The scan begins in the RUQ. This is the single most important part of the scan. The RUQ has the hepatorenal space (also known as Morrison’s pouch), the second lowest part of the supine abdomen. However, the lowest part – the pelvis – has very little volume. Any clinically significant intraperitoneal bleed, even if it is of pelvic origin, will quickly overflow into the right upper quadrant via the right paracolic gutter. As for bleeding in the LUQ, it will be diverted into the RUQ (without going to the relatively lower pelvis) by the phrenocolic ligament and the mesentary of the transverse colon. For these reasons, if a scan is positive in only one view, it will be the RUQ in more than 80% of cases.

Although it lies higher in the abdomen than either the pelvis or the RUQ, it is nonetheless essential to scan the LUQ. There is enough potential space in the LUQ for a clinically significant bleed to accumulate. Early bleeding from a splenic injury is therefore best accomplished with this scan.

The Upper Quadrants

Scans of the upper quadrants require the greatest technical ability of any of the  basic [ultrasound] scans, so you must be very methodical. Most importantly, you must move the probe in one plane at a time. The upper quadrant scan is performed in the longitudinal plane.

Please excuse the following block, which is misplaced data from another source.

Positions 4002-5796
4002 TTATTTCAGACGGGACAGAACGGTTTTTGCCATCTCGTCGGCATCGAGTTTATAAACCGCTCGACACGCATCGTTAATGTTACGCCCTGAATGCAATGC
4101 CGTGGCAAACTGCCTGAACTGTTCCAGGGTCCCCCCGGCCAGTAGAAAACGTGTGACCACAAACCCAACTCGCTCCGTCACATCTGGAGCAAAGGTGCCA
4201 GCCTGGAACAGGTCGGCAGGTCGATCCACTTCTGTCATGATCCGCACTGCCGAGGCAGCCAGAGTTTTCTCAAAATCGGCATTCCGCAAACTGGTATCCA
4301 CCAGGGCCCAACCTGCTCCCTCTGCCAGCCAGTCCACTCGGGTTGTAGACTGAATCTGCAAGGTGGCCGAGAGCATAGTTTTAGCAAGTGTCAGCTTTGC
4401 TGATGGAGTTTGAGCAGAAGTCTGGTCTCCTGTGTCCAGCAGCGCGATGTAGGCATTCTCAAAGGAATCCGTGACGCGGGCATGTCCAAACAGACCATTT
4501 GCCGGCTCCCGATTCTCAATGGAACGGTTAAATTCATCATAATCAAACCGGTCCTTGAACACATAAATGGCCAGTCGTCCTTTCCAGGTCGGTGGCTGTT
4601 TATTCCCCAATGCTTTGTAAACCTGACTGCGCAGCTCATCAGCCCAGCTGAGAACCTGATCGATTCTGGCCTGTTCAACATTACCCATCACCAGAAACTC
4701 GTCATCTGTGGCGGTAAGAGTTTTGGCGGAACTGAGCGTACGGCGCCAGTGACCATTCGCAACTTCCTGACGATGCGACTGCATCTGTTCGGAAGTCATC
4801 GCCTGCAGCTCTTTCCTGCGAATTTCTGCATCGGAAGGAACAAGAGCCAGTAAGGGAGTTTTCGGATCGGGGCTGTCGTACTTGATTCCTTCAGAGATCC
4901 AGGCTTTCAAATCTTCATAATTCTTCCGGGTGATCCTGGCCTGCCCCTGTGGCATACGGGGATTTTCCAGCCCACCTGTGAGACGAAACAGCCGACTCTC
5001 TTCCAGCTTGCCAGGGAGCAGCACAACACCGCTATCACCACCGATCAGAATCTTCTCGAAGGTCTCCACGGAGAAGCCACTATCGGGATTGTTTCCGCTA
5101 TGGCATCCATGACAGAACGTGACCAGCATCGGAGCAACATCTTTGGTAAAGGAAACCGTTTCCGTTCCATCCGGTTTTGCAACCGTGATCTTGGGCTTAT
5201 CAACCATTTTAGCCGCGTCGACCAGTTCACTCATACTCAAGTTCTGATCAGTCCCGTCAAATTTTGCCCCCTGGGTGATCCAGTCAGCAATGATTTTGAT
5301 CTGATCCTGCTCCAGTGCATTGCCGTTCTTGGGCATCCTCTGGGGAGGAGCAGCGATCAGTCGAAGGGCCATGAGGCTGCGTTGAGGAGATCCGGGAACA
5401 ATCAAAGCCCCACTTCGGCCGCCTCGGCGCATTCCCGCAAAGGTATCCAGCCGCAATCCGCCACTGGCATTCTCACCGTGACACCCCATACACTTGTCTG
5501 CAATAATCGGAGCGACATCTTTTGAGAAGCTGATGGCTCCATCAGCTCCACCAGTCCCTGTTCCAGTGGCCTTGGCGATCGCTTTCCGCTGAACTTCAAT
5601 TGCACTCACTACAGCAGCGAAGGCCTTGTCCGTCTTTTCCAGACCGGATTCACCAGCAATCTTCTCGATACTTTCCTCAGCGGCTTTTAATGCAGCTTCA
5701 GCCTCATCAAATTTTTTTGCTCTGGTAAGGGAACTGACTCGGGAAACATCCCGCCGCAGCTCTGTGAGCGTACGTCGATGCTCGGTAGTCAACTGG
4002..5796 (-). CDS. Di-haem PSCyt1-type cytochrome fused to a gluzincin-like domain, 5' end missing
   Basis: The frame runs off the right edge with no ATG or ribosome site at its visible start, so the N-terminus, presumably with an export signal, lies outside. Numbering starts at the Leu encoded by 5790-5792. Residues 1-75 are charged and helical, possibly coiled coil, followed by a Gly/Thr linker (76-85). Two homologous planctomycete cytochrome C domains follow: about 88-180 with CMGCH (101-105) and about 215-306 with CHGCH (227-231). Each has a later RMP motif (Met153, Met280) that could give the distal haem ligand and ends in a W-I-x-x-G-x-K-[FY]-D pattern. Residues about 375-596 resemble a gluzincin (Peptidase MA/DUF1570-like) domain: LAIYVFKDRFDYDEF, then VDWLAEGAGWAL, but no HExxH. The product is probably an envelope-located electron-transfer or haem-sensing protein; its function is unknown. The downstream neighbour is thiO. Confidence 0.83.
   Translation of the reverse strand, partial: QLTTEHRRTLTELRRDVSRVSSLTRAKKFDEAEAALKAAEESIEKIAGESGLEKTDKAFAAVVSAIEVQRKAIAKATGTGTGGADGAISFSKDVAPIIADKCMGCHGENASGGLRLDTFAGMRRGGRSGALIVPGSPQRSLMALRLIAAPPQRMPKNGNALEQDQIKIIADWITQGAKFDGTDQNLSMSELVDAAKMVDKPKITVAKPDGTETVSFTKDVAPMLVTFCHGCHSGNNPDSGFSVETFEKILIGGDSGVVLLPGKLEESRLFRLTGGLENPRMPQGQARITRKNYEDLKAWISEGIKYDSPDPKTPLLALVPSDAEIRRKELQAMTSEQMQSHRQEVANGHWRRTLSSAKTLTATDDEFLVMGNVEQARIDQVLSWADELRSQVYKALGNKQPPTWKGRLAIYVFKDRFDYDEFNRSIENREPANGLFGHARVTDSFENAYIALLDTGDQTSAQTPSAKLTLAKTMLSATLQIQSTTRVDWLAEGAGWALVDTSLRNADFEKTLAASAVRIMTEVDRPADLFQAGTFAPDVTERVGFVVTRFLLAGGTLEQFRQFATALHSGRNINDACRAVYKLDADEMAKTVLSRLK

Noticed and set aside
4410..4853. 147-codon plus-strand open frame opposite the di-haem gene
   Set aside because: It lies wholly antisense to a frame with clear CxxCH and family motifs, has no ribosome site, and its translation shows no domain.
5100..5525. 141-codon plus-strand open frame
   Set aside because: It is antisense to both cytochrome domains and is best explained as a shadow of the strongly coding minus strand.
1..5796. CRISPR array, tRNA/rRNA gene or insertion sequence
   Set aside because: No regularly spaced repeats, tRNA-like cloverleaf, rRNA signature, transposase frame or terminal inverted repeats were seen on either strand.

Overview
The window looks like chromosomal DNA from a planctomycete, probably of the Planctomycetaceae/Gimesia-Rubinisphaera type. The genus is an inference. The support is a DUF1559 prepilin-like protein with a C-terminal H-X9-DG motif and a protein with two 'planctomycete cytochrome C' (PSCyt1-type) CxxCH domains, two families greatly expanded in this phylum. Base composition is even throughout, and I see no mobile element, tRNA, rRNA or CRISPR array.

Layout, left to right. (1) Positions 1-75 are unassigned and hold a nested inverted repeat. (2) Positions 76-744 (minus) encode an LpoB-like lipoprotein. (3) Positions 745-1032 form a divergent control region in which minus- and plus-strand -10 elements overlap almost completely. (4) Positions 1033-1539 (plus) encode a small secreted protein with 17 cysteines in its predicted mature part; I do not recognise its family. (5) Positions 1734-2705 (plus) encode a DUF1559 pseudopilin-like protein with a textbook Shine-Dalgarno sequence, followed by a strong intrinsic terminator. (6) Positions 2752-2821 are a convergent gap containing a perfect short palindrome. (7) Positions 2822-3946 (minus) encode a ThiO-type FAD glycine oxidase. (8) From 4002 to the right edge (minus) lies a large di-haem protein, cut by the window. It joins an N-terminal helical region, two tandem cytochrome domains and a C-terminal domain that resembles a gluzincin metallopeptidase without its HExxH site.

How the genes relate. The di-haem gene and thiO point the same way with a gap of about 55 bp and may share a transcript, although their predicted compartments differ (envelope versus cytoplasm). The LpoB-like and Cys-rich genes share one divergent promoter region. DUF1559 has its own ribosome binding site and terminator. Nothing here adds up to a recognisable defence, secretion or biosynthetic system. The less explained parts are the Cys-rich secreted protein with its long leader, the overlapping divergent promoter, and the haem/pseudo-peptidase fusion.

Step 1

Locate the xiphoid process. Since the kidney is located in the retroperitoneum, place the probe at the posterior axillary line (Figure 2a below) at the level of the xiphoid (Figure 2b) [meaning that the superior margin of your probe will be at the level of the xiphoid process.

Starting on or at least near the posterior axillary line will help you avoid the most common beginner mistake: placing the probe too anteriorly. Make sure that the probe is in the true longitudinal plane (parallel to the stretcher). The goal is to have the beam intersect the liver and the right kidney on the right (Figure 3 below) and the spleen and left kidney on the left (Figure 4 below).

Step 2

The kidney is the internal landmark for your Area of Interest.

If you see the kidney at your starting point, you can skip Step 2 and proceed to Step 3. Otherwise, locate the kidney as follows.

Slide the probe posteriorly from your starting point (Figure 6 below).

You may even find that your knuckles touch the stretcher at the end of your slide. If you see the kidneys, great! Move to Step 3. If not, slide the probe anteriorly, roughly to the mid-axillary line. Whether or not you see the kidney at this point, move to Step 3. Step 3 will help you both  focus in on your Area of Interest and find that elusive kidney.

It is vital to do the posterior-anterior (PA) slide while keeping the probe in the longitudinal plane such that the beam is aimed straight across the body. It is very common to let the probe handle drop. This causes the beam to angle up and pass anterior to the Area of Interest.